President Obama ought to be in a lot of trouble. With the economy still as bad as it is after three years in office, his prospects for reelection should be bleak. But it still remains to be seen who will take the blame for our economic problems. And the fact is that as much as Americans disapprove of Obama’s performance, they are even less happy with everyone else.
A recent AP-GfK poll found that a majority of Americans said the President Obama doesn’t deserve to be reelected. Fully 60% said they disapproved of his handling of the economy. Obama’s overall approval numbers have actually been improving slightly, possibly as a result of the recent fall in unemployment. But the real reason that Obama may still win is that the poll also finds that voters still prefer Obama to both Mitt Romney and—by a large margin—to Newt Gingrich.
Polls about possible head-to-head matchups are not in themselves very meaningful 11 months away from the election. But polls also show that voters view all the top Republican candidates negatively. Newt Gingrich may be the new frontrunner, but his numbers are the worst, with just 24% of Americans saying they have positive feelings toward him, compared to 40% who say they have negative feelings toward him. You would have to go back to Pat Buchanan in 1995 to find another leading Republican whose negatives outweighed his positives by so much. And in previous years there has always been at least one top Republican candidate who was viewed positively.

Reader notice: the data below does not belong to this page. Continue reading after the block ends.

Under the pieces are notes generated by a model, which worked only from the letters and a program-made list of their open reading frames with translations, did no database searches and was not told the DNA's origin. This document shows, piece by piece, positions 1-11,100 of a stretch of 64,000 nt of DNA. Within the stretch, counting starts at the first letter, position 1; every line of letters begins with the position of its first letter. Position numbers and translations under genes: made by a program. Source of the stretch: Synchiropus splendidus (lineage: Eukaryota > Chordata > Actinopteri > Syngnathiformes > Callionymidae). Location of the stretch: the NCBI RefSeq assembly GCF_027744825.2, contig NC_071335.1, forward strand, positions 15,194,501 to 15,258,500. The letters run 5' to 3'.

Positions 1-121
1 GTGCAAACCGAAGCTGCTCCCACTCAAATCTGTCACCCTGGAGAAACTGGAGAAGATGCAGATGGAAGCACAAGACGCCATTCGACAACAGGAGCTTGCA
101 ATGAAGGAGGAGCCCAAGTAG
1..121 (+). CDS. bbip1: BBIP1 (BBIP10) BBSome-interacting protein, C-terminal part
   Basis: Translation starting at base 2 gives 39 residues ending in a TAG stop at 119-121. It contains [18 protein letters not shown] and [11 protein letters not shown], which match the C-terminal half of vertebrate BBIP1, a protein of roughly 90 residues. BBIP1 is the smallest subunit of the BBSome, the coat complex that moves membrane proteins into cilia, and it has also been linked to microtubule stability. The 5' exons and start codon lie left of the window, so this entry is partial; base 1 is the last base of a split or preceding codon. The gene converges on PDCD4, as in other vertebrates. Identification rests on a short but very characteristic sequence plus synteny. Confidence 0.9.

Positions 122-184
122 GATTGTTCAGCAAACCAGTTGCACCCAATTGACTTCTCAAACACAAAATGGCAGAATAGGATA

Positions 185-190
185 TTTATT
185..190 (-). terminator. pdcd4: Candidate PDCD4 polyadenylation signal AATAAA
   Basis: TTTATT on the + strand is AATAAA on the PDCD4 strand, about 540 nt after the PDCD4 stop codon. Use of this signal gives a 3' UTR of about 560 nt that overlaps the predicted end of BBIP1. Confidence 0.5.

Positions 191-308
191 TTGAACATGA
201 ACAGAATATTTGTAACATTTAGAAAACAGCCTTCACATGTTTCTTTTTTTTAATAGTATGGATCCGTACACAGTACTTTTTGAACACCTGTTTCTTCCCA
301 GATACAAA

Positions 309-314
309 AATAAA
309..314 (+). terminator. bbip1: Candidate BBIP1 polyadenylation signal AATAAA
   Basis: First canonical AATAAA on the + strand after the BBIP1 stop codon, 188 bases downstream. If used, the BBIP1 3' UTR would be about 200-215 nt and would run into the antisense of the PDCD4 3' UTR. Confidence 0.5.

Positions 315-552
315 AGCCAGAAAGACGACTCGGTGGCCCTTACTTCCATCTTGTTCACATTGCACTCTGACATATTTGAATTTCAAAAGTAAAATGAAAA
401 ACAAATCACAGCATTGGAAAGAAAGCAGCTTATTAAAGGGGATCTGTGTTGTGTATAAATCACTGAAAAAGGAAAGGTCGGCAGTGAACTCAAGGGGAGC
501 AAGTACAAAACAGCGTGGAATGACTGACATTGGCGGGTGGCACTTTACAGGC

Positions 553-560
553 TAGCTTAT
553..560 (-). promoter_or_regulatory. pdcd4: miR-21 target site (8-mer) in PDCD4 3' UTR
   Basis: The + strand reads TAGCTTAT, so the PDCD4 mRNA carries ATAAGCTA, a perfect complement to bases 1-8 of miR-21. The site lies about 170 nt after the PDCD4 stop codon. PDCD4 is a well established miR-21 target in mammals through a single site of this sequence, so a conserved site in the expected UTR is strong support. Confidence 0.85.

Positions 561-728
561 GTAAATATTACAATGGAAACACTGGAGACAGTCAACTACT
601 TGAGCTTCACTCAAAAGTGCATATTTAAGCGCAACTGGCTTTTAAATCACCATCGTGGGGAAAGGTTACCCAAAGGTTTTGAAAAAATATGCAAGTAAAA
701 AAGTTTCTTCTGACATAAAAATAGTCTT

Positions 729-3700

It’s probably not a coincidence that the Republican field is so unpopular. Rather it is probably the product of the party’s strategy of focusing on obstructing Obama and making him ineffectual, rather than putting forward a clear agenda of its own. To a large degree, that strategy has indeed had the effect of hurting public perception of Obama. But it also means that the Republican party has largely failed to present itself as a clear, positive alternative to him. So in the end voters may be unhappy with Obama, but reelect him anyway.
Photo: Chuck Kennedy